Consequences for workers who speak up

As female workers become more vocal about injustice on the job, they have also become more vulnerable during and after demonstrations. At another factory in Guangzhou, the Sumida Electronic Factory, workers started demonstrating for higher pay and social insurance in September, 2013, organizing their own union because the existing one was dominated by factory management. After more than a year of fighting, management agreed to give them social insurance and a democratically-elected union.

But the factory has also fired six protest leaders, and the remaining three were assigned to another plant where they had no work to do, meaning they earn no overtime. Liang Zhengxian, 39, from Guizhou Province, is one of the representatives who was reassigned. Every weekday, she said, she sat in the same room, isolated from other factory workers under the surveillance of a hidden camera. Her salary per month shrank from 3,000 yuan (US $480) to 1,500 yuan (US $240), because she used to earn bonuses.

After six months, Liang went to argue about her situation with some of the administrative staff. A human resources manager pulled her out of the office by force, leaving Liang with an injured ankle. Still, Liang says she does not want to quit her job. “Now I have already stepped forward as the leader, no matter how regretful I am, I will carry on with the fight,” she said. “I have no choice but move forward.” The owner of the factory, Chen Manhong, hung up when a reporter called and asked him about Liang’s situation.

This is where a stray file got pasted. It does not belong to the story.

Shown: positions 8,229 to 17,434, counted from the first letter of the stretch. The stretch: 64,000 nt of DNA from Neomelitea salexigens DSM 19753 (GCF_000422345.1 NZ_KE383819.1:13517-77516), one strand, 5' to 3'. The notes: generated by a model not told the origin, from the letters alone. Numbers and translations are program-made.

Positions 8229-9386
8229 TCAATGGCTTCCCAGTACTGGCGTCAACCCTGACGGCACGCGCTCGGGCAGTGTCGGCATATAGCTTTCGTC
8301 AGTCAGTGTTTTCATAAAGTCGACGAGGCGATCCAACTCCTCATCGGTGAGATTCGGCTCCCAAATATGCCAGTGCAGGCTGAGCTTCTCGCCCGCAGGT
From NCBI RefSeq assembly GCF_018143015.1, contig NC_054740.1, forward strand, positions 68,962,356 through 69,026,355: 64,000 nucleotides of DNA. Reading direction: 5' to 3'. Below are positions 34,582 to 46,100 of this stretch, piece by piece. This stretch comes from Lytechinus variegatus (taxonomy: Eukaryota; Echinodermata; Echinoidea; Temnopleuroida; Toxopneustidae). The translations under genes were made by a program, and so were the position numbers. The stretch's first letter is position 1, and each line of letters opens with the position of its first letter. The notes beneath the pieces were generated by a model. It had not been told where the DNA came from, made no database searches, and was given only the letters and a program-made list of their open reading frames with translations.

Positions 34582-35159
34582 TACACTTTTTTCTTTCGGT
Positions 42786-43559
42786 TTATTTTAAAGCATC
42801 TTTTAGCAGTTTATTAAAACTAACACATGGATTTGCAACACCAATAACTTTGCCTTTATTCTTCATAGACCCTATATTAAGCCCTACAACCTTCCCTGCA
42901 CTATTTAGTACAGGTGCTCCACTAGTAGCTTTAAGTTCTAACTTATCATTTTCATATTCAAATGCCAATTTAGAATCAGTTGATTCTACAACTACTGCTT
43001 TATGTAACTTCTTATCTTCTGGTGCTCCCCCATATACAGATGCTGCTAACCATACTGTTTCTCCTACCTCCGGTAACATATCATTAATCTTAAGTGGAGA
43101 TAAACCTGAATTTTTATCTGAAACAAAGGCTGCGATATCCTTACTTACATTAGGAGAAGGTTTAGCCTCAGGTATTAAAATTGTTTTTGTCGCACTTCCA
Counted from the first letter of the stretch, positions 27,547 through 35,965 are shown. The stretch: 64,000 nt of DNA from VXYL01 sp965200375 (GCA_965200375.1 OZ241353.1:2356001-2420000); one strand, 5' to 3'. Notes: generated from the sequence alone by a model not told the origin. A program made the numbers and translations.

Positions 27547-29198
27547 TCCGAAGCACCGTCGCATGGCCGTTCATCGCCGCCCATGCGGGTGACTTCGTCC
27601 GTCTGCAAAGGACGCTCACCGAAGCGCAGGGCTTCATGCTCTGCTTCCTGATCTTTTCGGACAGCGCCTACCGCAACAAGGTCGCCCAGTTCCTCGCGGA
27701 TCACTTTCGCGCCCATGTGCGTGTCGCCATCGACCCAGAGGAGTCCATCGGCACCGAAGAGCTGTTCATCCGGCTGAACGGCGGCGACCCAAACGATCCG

Managers from other factories involved in these workers’ movements have been similarly difficult to reach. The phone at the Lide Shoe Factory’s management office was never answered. The Xinsheng Shoe Factory is closed. The official trade unions of Guangdong province and Dongguan city asked us to fax our inquiries to them, and did not respond to the faxes.

After Yang’s detention, and the Xinsheng Shoe Factory’s close, she said she was tired of the factory life. “I just want to go back home” and spend Chinese New Year there, she said in January. By early March, though, she was back at work in the manufacturing industry, this time in Shenzhen. “What else can I do if I don’t work in a factory?” she said.

The authors were embedded for six weeks at the Panyu Migrant Workers Center, a labor rights NGO in Guangdong Province, as part of an internship program set up by the Journalism and Media Studies Centre of The University of Hong Kong.

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